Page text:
, Volume 237, Issue 1, pp 65–75 | Cite as

Shoot to root communication is necessary to control the expression of iron-acquisition genes in Strategy I plants

  • María J. García
  • Francisco J. RomeraEmail author
  • Minviluz G. Stacey
  • Gary Stacey
  • Eduardo Villar
  • Esteban Alcántara
  • Rafael Pérez-Vicente
Original Article


Previous research showed that auxin, ethylene, and nitric oxide (NO) can activate the expression of iron (Fe)-acquisition genes in the roots of Strategy I plants grown with low levels of Fe, but not in plants grown with high levels of Fe. However, it is still an open question as to how Fe acts as an inhibitor and which pool of Fe (e.g., root, phloem, etc.) in the plant acts as the key regulator for gene expression control. To further clarify this, we studied the effect of the foliar application of Fe on the expression of Fe-acquisition genes in several Strategy I plants, including wild-type cultivars of Arabidopsis [Arabidopsis thaliana (L.) Heynh], pea [Pisum sativum L.], tomato [Solanum lycopersicon Mill.], and cucumber [Cucumis sativus L.], as well as mutants showing constitutive expression of Fe-acquisition genes when grown under Fe-sufficient conditions [Arabidopsis opt3-2 and frd3-3, pea dgl and brz, and tomato chln (chloronerva)]. The results showed that the foliar application of Fe blocked the expression of Fe-acquisition genes in the wild-type cultivars and in the frd3-3, brz, and chln mutants, but not in the opt3-2 and dgl mutants, probably affected in the transport of a Fe-related repressive signal in the phloem. Moreover, the addition of either ACC (ethylene precursor) or GSNO (NO donor) to Fe-deficient plants up-regulated the expression of Fe-acquisition genes, but this effect did not occur in Fe-deficient plants sprayed with foliar Fe, again suggesting the existence of a Fe-related repressive signal moving from leaves to roots.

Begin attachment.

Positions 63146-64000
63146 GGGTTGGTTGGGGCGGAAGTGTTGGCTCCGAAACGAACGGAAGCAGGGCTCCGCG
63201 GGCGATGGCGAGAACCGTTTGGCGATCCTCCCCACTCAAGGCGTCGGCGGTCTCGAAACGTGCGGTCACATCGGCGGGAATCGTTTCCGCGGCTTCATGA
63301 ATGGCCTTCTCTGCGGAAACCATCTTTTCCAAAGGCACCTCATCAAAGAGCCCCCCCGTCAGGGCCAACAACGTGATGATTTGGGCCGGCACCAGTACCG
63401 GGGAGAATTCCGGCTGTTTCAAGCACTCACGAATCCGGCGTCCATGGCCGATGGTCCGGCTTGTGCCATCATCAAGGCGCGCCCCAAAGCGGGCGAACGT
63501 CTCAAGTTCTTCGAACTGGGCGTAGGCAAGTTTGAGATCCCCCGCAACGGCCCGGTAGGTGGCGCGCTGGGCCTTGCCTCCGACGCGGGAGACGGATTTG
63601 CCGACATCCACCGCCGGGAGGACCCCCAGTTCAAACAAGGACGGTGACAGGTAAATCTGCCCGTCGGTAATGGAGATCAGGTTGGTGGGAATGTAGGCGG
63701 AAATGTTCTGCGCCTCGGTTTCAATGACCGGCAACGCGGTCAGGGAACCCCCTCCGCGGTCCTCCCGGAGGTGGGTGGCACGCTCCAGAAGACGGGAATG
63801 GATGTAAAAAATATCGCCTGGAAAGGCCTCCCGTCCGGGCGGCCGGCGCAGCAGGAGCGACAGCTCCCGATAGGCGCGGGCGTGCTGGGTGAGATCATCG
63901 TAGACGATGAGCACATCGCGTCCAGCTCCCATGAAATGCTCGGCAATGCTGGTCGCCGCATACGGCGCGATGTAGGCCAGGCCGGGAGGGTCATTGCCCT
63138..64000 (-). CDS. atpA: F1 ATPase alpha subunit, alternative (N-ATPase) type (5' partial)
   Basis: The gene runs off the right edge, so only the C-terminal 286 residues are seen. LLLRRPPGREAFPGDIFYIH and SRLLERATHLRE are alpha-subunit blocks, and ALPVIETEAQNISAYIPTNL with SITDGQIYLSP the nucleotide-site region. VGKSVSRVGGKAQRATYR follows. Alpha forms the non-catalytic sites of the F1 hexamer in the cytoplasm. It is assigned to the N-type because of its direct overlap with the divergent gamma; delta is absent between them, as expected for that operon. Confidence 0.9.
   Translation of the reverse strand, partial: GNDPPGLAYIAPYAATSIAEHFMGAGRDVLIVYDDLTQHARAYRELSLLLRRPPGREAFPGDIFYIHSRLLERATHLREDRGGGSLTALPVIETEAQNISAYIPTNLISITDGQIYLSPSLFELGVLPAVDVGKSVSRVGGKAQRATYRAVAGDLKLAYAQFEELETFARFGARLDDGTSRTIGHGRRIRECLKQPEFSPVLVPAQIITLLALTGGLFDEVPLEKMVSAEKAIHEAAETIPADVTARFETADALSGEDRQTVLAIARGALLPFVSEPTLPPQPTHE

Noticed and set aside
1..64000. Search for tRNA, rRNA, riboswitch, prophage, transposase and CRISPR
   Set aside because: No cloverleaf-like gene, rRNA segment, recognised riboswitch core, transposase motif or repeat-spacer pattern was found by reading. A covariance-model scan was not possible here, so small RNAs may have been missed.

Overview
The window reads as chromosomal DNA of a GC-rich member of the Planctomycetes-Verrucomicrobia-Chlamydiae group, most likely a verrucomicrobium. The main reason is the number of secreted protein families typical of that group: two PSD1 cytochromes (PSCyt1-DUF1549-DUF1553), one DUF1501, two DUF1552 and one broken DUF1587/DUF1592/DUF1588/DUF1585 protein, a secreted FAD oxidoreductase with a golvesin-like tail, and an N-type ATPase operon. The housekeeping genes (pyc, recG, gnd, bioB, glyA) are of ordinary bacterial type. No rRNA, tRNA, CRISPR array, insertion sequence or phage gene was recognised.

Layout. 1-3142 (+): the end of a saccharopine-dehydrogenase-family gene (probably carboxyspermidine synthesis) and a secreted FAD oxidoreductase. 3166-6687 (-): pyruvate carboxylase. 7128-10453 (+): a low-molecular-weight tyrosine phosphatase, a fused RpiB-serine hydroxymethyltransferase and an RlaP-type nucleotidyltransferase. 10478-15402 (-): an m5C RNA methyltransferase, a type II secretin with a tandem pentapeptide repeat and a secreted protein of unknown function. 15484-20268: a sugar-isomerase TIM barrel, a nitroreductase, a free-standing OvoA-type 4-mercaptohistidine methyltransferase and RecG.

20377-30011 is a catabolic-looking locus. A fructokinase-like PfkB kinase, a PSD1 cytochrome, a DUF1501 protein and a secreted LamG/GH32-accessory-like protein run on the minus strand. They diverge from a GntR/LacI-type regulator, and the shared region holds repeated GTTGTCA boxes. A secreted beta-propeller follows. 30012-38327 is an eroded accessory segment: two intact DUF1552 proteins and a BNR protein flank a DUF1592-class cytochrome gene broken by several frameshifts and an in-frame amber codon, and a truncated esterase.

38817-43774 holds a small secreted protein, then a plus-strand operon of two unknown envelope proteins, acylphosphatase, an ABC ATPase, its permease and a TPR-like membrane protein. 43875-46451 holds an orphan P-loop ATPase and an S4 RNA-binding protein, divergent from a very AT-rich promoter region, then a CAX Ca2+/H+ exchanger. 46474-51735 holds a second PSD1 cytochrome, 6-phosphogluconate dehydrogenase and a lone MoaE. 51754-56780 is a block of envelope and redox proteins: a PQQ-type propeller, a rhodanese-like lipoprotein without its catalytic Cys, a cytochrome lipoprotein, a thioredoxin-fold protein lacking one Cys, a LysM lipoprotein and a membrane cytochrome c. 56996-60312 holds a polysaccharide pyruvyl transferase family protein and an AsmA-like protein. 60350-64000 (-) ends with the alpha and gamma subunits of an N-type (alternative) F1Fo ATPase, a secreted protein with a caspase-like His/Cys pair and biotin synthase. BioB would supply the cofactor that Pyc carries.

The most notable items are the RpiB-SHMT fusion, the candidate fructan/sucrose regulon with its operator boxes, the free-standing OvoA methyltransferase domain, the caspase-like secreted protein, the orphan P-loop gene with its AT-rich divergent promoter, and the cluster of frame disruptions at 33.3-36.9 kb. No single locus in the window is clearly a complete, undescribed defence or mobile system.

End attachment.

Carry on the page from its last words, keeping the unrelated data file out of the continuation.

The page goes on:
dgl Ethylene Iron Nitric oxide opt3 Peptide Phloem 



1-Aminocyclopropane-1-carboxylic acid




3-(2-Pyridyl)-5,6-bis(4-phenyl-sulfonic acid)-1,2,4-triazine







We thank Dr Michael Grusak (USDA/ARS, Houston, Texas, USA), Dr Ross Welch (USDA/ARS, Ithaca, New York, USA), and Dr Petra Bauer (Saarland University, Saarbrücken, Germany) for kindly providing seeds of the Sparkle [dgl,dgl] mutant, the brz mutant, and the chloronerva mutant. We also thank the Arabidopsis Biological Resource Center (Ohio State University, USA) for providing seeds of the frd3-3 mutant. This work was supported by the European Regional Development Fund from the European Union, the “Ministerio de Educación y Ciencia” (Projects AGL2007-64372 and AGL2010-17121), and the “Junta de Andalucía” (Research Groups AGR115 and BIO159, and Project AGR-3849). Funding to MGS and GS was provided by a Grant from the USA National Science Foundation Plant Genome Program (Award #0820769).


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Copyright information

© Springer-Verlag 2012

Authors and Affiliations

  • María J. García
    • 3
  • Francisco J. Romera
    • 1
    Email author
  • Minviluz G. Stacey
    • 2
  • Gary Stacey
    • 2
  • Eduardo Villar
    • 1
  • Esteban Alcántara
    • 1
  • Rafael Pérez-Vicente
    • 3
  1. 1.Department of Agronomy, Edificio Celestino Mutis (C-4), Campus de Excelencia Internacional Agroalimentario de Rabanales (ceiA3)University of CórdobaCórdobaSpain
  2. 2.Divisions of Plant Science and BiochemistryUniversity of MissouriColumbiaUSA
  3. 3.Department of Botany, Ecology and Plant Physiology, Edificio Celestino Mutis (C-4), Campus de RabanalesUniversity of CórdobaCórdobaSpain

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